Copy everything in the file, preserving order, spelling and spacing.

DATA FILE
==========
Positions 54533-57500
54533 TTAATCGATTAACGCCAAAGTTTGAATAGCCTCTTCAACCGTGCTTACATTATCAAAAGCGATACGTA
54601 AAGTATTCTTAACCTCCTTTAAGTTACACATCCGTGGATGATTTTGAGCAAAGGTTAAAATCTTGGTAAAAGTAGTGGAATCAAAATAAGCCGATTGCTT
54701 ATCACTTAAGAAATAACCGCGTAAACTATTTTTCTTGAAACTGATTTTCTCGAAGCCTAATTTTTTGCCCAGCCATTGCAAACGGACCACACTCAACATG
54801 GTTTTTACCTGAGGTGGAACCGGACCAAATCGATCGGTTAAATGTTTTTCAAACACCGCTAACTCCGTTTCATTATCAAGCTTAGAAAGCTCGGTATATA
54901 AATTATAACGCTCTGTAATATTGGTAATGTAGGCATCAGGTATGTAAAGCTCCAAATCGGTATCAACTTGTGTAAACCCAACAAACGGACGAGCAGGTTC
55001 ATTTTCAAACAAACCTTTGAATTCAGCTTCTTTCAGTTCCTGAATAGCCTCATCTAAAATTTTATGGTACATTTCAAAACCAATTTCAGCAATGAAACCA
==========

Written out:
Positions 54533-57500
54533 TTAATCGATTAACGCCAAAGTTTGAATAGCCTCTTCAACCGTGCTTACATTATCAAAAGCGATACGTA
54601 AAGTATTCTTAACCTCCTTTAAGTTACACATCCGTGGATGATTTTGAGCAAAGGTTAAAATCTTGGTAAAAGTAGTGGAATCAAAATAAGCCGATTGCTT
54701 ATCACTTAAGAAATAACCGCGTAAACTATTTTTCTTGAAACTGATTTTCTCGAAGCCTAATTTTTTGCCCAGCCATTGCAAACGGACCACACTCAACATG
54801 GTTTTTACCTGAGGTGGAACCGGACCAAATCGATCGGTTAAATGTTTTTCAAACACCGCTAACTCCGTTTCATTATCAAGCTTAGAAAGCTCGGTATATA
54901 AATTATAACGCTCTGTAATATTGGTAATGTAGGCATCAGGTATGTAAAGCTCCAAATCGGTATCAACTTGTGTAAACCCAACAAACGGACGAGCAGGTTC
55001 ATTTTCAAACAAACCTTTGAATTCAGCTTCTTTCAGTTCCTGAATAGCCTCATCTAAAATTTTATGGTACATTTCAAAACCAATTTCAGCAATGAAACCA